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Can public support push through Medicare-for-all?

Even Democrats running in very red districts are considering backing single-payer health care

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Previously, a Medicare-for-all health care system had been mostly considered a fringe idea on the left. 

But over the last couple of years, the idea of Americans getting insurance from a single government insurance plan, or single-payer, has taken off in popularity. According to a recent poll, 52 percent of Pennsylvanians support Medicare-for-all, while 29 percent oppose it. 

State Democrats are joining the public. Progressive candidates like Sara Innamorato and Summer Lee won competitive primaries while advocating for Medicare-for-all. Moderate Democratic state Rep. Adam Ravenstahl said he would support single-payer if Democrats took control of the legislature. Even Democrats running in very red districts, like Terri Mitko in Beaver County, are considering backing single-payer. 

State Republicans, on the other hand, are attacking Democrats for their support. Mailers linked to GOP state Senate candidate Jeremy Shaffer’s campaign called his Democratic opponent, Lindsey Williams, a radical for her single-payer support.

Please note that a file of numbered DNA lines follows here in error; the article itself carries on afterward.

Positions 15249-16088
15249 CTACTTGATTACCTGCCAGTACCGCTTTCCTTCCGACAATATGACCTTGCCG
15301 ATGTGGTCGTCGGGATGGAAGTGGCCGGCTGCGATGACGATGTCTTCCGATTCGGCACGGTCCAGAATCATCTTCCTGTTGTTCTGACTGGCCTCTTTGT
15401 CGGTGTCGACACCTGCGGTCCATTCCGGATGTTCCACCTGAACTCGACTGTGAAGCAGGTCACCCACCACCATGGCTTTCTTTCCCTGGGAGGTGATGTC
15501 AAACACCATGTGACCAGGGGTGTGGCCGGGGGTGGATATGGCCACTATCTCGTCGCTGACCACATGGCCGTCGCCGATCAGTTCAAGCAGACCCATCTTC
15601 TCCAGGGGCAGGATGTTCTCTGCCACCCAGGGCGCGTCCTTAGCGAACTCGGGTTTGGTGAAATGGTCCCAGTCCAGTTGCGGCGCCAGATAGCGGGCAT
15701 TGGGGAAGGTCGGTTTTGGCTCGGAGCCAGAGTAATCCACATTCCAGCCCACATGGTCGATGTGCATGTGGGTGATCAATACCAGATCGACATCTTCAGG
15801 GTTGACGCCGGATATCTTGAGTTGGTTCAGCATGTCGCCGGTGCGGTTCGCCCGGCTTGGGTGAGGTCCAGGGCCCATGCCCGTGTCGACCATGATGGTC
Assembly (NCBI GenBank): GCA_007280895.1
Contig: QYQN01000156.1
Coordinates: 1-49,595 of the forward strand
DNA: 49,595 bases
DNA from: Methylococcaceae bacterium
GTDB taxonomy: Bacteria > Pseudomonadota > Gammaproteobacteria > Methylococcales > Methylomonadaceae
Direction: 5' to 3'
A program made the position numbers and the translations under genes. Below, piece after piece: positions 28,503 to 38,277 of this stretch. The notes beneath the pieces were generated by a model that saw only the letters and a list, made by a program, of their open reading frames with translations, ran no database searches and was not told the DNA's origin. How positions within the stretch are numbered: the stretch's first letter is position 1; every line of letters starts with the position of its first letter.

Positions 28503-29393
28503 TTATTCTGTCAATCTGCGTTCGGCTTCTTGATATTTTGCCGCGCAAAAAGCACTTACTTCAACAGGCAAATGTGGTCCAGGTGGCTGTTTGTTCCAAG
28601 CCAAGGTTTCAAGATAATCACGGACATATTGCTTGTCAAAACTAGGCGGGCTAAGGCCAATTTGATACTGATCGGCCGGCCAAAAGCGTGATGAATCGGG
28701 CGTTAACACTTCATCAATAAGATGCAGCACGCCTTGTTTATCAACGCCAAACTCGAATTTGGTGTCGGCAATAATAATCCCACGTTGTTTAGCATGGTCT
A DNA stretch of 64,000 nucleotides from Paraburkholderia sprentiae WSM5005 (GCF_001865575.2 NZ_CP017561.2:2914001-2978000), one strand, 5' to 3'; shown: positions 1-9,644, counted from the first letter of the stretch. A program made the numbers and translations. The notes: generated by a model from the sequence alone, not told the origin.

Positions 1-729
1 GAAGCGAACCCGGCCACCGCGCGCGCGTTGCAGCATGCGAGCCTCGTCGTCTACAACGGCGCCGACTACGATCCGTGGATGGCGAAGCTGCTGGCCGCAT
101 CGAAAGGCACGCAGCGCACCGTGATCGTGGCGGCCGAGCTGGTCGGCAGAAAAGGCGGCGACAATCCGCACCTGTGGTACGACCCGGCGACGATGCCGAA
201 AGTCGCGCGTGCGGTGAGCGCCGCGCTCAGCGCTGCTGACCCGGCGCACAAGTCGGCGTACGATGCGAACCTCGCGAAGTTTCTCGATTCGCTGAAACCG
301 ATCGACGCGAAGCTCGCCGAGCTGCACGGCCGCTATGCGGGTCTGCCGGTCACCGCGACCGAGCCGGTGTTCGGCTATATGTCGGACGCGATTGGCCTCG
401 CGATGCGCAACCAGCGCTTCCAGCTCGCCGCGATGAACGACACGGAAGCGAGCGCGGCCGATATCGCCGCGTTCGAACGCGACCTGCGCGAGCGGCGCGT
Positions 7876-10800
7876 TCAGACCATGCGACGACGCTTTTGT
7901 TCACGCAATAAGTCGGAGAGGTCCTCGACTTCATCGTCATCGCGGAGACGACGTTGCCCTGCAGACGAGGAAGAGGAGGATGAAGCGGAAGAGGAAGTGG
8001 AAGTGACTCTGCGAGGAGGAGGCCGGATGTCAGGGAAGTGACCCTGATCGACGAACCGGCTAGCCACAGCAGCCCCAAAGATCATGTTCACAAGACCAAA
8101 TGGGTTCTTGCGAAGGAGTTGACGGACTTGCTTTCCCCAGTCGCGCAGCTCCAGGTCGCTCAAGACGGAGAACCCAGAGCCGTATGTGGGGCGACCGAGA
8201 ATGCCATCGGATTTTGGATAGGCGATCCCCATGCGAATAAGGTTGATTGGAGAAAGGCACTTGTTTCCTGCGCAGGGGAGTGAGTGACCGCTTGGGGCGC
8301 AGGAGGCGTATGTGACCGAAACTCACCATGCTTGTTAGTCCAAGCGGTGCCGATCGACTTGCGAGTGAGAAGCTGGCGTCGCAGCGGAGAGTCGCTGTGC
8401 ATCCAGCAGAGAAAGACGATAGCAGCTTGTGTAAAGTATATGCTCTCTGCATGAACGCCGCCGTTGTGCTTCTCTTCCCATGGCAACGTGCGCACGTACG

For Medicare-for-all to stand a chance at becoming a reality, Democrats must take the state House and Senate, and then some. Even then, it would be a heavy load with several details to finalize. And it’s still unclear where Gov. Tom Wolf stands on the issue, but rapidly growing public pressure could be persuasive.


Champions: State representatives-elect Sara Innamorato (D-Lawrenceville) and Summer Lee (D-Swissvale); State Reps. Austin Davis (D-McKeesport), Ed Gainey (D-East Liberty), Dan Frankel (D-Squirrel Hill) 

Opponents: All Allegheny County Republicans

Integral Candidates: Jon McCabe (D-Lower Burrell), Lindsey Williams (D-West View), support and running in GOP-held districts.


“The more people understand it, the more they realize it is a good way forward,” said U.S. Rep. Mike Doyle (D-Forest Hills) of Medicare-for-all.


By the Numbers: national single-payer: $32 trillion in new government health-care spending, over 10 years; 30 million more Americans covered; $2 trillion in overall government savings; according to a conservative think tank.

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